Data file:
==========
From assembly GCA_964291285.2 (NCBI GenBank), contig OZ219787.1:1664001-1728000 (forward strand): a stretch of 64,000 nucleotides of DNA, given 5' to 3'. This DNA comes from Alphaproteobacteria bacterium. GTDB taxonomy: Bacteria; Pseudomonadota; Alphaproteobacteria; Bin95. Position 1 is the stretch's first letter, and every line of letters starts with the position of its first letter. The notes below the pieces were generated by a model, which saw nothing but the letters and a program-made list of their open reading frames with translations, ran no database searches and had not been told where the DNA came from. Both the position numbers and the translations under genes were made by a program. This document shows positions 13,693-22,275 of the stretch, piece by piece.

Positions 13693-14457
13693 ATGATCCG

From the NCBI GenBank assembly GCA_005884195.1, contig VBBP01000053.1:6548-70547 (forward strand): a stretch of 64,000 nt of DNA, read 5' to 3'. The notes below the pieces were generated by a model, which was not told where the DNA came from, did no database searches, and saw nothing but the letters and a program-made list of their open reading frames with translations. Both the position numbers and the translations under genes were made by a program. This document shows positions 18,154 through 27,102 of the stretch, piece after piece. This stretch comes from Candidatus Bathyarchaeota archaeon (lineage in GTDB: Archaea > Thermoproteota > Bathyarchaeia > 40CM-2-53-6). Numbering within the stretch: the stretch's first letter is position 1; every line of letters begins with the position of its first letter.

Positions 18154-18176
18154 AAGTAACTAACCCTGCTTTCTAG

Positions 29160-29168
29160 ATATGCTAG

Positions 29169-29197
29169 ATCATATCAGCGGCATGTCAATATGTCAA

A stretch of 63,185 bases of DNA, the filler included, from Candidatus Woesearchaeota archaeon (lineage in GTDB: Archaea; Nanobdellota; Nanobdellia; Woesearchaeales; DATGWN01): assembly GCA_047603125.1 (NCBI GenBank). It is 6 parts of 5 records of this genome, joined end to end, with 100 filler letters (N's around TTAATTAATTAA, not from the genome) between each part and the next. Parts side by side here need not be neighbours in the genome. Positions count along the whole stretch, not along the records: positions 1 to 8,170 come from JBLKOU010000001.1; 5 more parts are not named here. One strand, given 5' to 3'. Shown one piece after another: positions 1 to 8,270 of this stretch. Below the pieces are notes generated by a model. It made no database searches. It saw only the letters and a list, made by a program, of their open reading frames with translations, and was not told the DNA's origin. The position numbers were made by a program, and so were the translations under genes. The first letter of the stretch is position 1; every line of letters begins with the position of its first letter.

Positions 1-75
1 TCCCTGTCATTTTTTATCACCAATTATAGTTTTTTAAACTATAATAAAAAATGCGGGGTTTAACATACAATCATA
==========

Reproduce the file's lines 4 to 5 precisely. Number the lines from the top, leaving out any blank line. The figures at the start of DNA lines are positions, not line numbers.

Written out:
From the NCBI GenBank assembly GCA_005884195.1, contig VBBP01000053.1:6548-70547 (forward strand): a stretch of 64,000 nt of DNA, read 5' to 3'. The notes below the pieces were generated by a model, which was not told where the DNA came from, did no database searches, and saw nothing but the letters and a program-made list of their open reading frames with translations. Both the position numbers and the translations under genes were made by a program. This document shows positions 18,154 through 27,102 of the stretch, piece after piece. This stretch comes from Candidatus Bathyarchaeota archaeon (lineage in GTDB: Archaea > Thermoproteota > Bathyarchaeia > 40CM-2-53-6). Numbering within the stretch: the stretch's first letter is position 1; every line of letters begins with the position of its first letter.

Positions 18154-18176